Impressed by the promise of job opportunities, 16 Native Nations whose territory is situated along the proposed PTP signed the First Nations Limited Partnership Agreement (FNLP) with Chevron. One of the outcomes of such treaty is the creation in 2010 of the PTP ASEP Training Society, responsible for the employment of Native communities’ members in the oil and gas mega-infrastructures. Such developments bring to light the current divide among Native American communities from British Columbia State regarding the fossil fuels industries. The divide has actually spread nation-wide.
"The camp has grown to a whole community in resistance. Volunteers helped build a permaculture garden, a solar powered mini-grid, and a healing lodge/cultural centre, under the guidance of hereditary indigenous leadership to help create a working vision for future generations" .
The Wet'suwewt'en elected chief and council approved the CGL pipeline, but the hereditary chiefs opposed. The 13 hereditary chiefs argue that the elected chief only has jurisdiction over the band’s reserves, and that hereditary chiefs retain jurisdiction over the traditional territory where the checkpoint and camps are located .
After successfully slowing, stopping or rerouting all proposed pipelines projects, in January 2019, CGL, a subsidiary of TransCanada, filed for an injunction to be able to access and start clearing land for the construction of the CGL pipeline. The BC Supreme court granted the injunction. RCMP were brought in to remove Gitemden check point. Many land defenders were arrested. CGL is now working in Unist'ot'en territory.
The community at the Unist'ot'en camp remain and continue to resist and organize and rally support. This is not over.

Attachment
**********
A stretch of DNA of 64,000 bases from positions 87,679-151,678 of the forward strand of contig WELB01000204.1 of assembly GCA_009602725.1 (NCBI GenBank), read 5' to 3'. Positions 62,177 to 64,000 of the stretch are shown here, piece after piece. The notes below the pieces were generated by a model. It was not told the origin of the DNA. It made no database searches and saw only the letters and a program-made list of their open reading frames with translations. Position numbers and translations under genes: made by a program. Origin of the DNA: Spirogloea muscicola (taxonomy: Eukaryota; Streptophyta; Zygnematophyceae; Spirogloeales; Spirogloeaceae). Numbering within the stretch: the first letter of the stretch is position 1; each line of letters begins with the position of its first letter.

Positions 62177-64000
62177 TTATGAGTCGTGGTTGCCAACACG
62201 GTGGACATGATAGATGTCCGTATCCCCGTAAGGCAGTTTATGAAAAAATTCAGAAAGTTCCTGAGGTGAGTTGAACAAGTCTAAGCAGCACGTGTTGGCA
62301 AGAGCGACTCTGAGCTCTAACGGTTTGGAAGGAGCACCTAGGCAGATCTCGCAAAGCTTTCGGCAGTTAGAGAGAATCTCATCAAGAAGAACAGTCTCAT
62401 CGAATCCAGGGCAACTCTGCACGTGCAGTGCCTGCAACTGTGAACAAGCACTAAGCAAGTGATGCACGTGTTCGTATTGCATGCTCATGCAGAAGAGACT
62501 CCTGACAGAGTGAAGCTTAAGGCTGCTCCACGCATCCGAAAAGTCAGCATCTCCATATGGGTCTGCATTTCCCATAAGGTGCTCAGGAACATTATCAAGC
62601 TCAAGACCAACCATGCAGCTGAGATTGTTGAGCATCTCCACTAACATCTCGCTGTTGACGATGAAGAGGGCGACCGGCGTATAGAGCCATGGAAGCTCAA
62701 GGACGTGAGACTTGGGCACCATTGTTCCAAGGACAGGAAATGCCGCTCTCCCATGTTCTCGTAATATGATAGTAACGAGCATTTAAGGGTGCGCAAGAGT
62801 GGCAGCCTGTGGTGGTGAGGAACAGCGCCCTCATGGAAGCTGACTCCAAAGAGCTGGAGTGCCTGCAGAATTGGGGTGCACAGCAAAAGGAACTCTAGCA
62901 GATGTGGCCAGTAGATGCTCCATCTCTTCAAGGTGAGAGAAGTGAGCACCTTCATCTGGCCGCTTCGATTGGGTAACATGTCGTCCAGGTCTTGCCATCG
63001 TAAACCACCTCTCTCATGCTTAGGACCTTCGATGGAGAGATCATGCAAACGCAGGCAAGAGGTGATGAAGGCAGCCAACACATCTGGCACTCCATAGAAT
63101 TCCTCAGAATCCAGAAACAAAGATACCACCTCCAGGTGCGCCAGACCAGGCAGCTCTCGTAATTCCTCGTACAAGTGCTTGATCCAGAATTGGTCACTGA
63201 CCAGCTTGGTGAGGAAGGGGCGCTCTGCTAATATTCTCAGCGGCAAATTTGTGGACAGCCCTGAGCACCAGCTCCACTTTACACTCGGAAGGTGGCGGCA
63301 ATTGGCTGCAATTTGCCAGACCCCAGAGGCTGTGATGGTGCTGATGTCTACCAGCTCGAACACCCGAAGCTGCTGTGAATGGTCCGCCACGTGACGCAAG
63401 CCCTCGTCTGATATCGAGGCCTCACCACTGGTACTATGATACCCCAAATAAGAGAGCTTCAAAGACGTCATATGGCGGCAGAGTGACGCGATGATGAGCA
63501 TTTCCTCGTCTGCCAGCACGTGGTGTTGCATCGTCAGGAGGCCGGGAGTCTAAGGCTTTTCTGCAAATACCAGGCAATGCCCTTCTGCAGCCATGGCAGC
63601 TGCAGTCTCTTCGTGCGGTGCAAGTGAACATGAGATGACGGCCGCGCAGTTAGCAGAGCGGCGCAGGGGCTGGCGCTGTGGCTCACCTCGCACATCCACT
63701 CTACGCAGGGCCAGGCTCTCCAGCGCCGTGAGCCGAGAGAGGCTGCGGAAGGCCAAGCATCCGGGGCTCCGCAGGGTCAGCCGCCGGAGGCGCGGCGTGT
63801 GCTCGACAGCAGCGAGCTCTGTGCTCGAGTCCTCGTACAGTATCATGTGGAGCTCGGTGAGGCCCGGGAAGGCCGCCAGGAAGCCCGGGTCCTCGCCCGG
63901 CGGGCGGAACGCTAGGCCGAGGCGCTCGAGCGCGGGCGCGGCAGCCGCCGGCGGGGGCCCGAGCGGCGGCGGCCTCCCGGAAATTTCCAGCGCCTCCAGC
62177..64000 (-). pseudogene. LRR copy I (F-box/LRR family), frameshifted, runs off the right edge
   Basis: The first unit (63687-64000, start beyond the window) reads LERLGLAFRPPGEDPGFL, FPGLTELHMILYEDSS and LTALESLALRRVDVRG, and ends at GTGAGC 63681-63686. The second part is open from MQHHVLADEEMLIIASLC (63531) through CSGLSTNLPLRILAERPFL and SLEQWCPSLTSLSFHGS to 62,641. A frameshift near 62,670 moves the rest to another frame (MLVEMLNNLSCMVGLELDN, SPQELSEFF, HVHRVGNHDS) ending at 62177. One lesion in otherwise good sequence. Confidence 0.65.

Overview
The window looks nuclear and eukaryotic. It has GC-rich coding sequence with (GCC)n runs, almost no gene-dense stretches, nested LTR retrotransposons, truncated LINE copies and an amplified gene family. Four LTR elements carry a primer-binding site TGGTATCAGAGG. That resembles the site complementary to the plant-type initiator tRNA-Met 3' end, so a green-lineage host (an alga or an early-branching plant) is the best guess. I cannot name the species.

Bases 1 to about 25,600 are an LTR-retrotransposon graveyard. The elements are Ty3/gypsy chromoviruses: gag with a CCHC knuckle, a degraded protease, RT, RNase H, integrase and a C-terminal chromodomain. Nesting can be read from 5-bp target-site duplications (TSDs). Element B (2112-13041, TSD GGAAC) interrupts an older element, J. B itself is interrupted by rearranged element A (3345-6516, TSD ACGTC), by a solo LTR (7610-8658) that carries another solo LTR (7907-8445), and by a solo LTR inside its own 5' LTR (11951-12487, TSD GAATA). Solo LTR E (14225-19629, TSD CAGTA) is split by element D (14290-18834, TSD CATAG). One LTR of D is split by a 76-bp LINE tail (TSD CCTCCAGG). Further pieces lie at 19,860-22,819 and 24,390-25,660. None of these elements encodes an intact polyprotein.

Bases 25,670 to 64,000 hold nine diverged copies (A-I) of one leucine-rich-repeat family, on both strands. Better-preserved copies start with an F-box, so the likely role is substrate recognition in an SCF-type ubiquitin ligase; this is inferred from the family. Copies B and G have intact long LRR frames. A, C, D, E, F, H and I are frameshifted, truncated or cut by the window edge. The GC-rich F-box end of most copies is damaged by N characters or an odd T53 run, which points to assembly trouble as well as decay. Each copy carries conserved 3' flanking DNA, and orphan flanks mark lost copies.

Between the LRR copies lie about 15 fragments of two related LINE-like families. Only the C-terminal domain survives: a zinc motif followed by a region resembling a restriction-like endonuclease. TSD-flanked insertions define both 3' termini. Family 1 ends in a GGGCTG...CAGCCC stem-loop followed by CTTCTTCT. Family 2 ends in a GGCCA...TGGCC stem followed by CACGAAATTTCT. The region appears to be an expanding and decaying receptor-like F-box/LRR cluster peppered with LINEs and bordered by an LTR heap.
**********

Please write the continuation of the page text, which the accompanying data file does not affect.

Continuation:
1997: Delgamuukw Supreme Court Case:
Landmark decision recognizing that aboriginal title is not extinguished in the areas claimed by Wet’suwet’en and Gixtsan. This case sets criteria for future rulings on aboriginal title. Plaintiffs in the case are all hereditary chiefs .
2007: Interest and Use study on proposed PTP project: Wet’suwet’en express will to prevent all pipelines .
2008: Decision by all Wet’suwet’en Clans to unanimously opt out of the BC Treaty Process, asserting rights and title on ancient jurisdiction belonging to them
April 1, 2009: Checkpoint established at Unist'ot'en camp to block access to territory at the bridge .
2010: Construction begins on log cabin, directly on the exact location of the proposed pipeline corridors .
December 2011: Unist’ot’en supports their grassroots neighbors, the Gitxsan nation, who blocked entry to their treaty office to contest a deal with Enbridge .
2012: Speaking tours educate wider audiences on Unist’ot’en resistance to fracking and tarsands expansion .
August 2012: 3rd Annual Unist’ot’en Action Camp: 200+ people attend a 5 day series of educational workshops, from all over Turtle Island and beyond .
2013: Construction of traditional Pithouse on the territory .
2014: Construction of bunkhouse for visitors .
2015: Construction begins on the Healing Centre .
September 3, 2015: "Hereditary chiefs from all five clans, and Office of the Wet’suwet’en staff, visit camp at the Wedzin Kwa. They assert their support for Unist’ot’en and affirm their position being NO to ALL pipelines" .
November 2018: Coastal GasLink applied for an injunction .
January 4, 2019: Injunction expanded to include Gitemden Checkpoint .
January 7, 2019: RCMP arrive to remove check point. 14 people were arrested and taken to Houston, B.C. . RCMP blocked road from being accessed by media and shut off internet access at the Gitemden checkpoint
January 8, 2019: Support rallies mobilized in 30 cities .